|To the left is an the first full dress or parade uniform of the post-WWI Royal Bulgarian Air Force, established per regulations in 1933 (M33 model). Unlike the later M1936 featured to the right, the M1933 only had a single row of buttons and did not have the metal gilt belt buckle, only a fabric covered hidden buckle. The officer on the left is Captain Boyadjiev. On the right is General Boidev. The parade uniform was dark navy wool with trousers and a unique visored cap with a gold cord chin strap. As pictured it was worn with white cover and without. It was worn with a formal shirt and tie.
|M1933 Captain Boyadjiev
|M1936 General Boidev
|M1936 Lt. Col. Georgi Aladjov
|M1936 Unknown with unusual white hat
|M1936 Colonel Valkov
|M1936 Manolev with Collar Tabs
|M1936 Lt. Condakov with Polish Wing
|The service dress adopted by the Royal Bulgarian Air Force was patterned closely on the style of the Luftwaffe with high collars, officers tabs (similar to the Whermacht) and shoulder boards. The tunic was worn with a garrison belt or without. The color of the wool was a lighter blue grey (more blue than the Luftwaffe). Piping for flight personnel was sky blue. A branch of service wing was worn on the right breast and the flight badge was worn under the left pocket. A high peaked, small visored cap in the same blue color was standard. Breeches were typically worn with high riding boots.
|M1941 Fighter Pilots with swords
|Bulgaria March 1, 1942
A nice portrait photo of Velco Ivanov as either an officer candidate or cadet taken in Kazanluk. He wears the Bulgarian AF branch of service device on the right chest and the Boris III 'transport wing' on his left chest. This device was instituted as a 'hidden' military wing as Bulgaria was not supposed to have a military air force prior to WWII.
|Bulgaria August 13, 1943
Velco Ivanov now older and as 2nd Lieutenant in Kavala (Greece). The single diamond and the single stripe on the boards indicate rank. The boards also have the royal cypher of Tsar Boris III. The wing is the branch of service device. The pilot qualification wing would be on the pocket.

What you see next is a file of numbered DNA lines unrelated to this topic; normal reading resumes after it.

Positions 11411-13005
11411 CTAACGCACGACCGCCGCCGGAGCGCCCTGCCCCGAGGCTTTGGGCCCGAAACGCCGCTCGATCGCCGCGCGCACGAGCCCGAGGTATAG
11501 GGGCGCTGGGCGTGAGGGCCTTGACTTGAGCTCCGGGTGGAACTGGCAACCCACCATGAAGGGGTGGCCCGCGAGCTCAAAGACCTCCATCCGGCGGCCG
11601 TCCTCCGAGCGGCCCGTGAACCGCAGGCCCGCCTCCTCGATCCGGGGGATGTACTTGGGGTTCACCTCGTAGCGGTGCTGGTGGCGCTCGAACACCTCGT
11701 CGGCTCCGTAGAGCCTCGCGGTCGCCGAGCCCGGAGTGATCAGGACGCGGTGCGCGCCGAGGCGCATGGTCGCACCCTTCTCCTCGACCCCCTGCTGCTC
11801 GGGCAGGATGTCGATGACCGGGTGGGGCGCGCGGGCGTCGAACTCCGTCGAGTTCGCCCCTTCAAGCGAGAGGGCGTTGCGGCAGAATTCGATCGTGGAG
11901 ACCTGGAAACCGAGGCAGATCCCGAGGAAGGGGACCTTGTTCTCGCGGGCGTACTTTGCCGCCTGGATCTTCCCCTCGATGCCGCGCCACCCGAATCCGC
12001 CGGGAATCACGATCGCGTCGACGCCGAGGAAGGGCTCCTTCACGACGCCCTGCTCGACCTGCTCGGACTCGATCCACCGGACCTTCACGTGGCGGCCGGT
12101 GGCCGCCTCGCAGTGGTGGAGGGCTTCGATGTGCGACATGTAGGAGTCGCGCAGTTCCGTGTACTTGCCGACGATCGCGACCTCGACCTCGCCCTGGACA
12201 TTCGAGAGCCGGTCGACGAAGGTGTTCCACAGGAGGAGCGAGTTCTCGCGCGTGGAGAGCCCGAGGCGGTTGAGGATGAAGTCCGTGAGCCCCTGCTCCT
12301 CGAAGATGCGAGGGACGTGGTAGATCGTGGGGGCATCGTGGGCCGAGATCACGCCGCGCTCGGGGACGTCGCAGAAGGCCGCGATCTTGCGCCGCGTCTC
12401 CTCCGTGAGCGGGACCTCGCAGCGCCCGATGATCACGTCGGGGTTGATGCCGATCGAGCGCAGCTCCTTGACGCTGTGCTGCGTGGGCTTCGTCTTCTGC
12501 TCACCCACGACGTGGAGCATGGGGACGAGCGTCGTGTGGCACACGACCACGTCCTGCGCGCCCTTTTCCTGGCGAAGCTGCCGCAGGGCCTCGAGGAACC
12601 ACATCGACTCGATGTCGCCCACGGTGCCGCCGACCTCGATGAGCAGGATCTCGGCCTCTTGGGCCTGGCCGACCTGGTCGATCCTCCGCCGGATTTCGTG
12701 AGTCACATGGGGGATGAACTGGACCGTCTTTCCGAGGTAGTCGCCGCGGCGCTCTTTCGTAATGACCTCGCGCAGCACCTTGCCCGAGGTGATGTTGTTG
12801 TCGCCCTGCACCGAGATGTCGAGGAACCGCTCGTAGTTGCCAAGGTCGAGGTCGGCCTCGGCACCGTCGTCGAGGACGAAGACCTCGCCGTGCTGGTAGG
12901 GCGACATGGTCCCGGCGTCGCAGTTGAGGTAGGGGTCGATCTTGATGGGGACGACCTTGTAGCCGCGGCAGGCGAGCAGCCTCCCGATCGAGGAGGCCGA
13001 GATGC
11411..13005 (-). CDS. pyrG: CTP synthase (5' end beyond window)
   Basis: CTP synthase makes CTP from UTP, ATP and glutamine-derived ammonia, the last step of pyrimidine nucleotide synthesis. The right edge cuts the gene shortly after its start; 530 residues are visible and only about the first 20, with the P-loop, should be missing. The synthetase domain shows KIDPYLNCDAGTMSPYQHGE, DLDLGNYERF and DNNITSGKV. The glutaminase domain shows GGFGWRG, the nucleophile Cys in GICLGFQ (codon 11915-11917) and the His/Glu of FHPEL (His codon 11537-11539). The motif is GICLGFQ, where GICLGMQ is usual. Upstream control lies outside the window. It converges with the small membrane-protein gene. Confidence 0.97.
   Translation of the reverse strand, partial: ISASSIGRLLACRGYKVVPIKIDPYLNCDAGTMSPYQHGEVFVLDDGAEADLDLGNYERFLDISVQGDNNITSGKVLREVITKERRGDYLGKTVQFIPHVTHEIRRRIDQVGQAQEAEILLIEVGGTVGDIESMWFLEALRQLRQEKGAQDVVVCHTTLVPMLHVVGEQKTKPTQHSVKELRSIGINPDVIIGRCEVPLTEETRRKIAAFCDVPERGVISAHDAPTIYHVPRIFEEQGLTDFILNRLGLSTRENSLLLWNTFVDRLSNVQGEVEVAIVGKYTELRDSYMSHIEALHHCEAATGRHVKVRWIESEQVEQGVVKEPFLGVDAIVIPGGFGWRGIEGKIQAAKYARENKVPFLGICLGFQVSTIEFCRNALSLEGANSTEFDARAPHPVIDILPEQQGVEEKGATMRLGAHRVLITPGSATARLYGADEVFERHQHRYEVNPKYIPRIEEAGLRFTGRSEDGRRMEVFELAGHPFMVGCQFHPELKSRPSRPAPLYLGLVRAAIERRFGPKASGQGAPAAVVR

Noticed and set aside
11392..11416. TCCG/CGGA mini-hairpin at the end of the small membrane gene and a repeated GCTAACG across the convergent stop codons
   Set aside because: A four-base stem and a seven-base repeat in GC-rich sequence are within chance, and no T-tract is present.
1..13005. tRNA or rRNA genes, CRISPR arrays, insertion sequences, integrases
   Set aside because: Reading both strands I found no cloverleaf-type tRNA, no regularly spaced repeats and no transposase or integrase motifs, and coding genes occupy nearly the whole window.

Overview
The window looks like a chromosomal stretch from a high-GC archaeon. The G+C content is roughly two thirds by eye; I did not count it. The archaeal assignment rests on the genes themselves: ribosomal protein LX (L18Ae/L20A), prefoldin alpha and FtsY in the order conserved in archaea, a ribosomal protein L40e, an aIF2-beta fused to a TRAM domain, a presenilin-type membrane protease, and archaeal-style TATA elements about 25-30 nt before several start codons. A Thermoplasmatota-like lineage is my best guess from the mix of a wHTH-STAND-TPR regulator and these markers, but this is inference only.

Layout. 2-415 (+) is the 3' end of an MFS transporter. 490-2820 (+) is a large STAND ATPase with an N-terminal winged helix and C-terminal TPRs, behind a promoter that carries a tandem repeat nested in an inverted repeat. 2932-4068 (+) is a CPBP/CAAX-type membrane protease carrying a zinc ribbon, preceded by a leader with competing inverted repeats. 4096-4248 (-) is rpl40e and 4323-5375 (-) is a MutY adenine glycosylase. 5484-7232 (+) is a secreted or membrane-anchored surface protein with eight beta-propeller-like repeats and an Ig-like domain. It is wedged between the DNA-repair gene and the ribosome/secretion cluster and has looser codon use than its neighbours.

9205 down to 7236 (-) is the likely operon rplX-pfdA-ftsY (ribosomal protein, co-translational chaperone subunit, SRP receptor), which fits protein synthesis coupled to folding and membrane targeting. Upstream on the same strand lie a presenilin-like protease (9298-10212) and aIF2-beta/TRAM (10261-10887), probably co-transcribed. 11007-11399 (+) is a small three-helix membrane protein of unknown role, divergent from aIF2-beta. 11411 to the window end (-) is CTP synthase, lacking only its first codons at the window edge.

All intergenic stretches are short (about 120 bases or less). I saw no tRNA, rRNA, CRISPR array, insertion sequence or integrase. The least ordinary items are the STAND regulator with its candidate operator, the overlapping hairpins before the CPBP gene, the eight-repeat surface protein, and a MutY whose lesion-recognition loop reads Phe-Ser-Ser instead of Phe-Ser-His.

|A service uniform portrait of Georgi Aladjov as a Puruchyk (Lieutenant) probably taken around 1939.
|A photographic album of Col. Popganchev, Bulgarian Air Force. Click the above to see.
|A portrait of the 55th Officer's Graduaction class shows a variety of M36 uniforms worn. Many of these men came from other branches of service before moving to the Air Force. Georgi Aladjov (the Lt. pictured above is seated in the front row on the left.)
|The Royal Bulgarian Air Force also had a unique field dress uniform with a different cut and color. The tunic was a single breasted wool tunic with open lapels. It was medium olive brown in color similar to the army. It appears to be worn with numerous types of pants including breeches and trousers in black, blue and the oliver brown color. There was a corresponding brown visor cap but the service dress cap seems to be worn as well. The photo in the upper right is a very early transitional uniform from the 20s. The air force officer still wears cuff boards which were later removed. The middle picture shows General Boidev has chosen to wear a bow tie with his uniform to better show off his neck order. And the man on the right appears to be a warrant officer or officer aspirant. Note the different shirt colors worn.
|Three happy officers. This is probably an early 30s photo as they are still wearing WWI style pilot badges. Note they do not have officers collar tabs and seem to be wearing hats in the parade style.
|Pilots on field maneuvers. They have map cases, gas masks and daggers along with their field uniforms.
|Bulgarian officers seemed to have a lot of choices for outer gear, including dress coats with handsome fine wool collars on the left. Or, field coats, belts and soft caps as shown on the right. One of the really unique items was the cape, which was in field brown, shown at lower left.
|© Tod Rathbone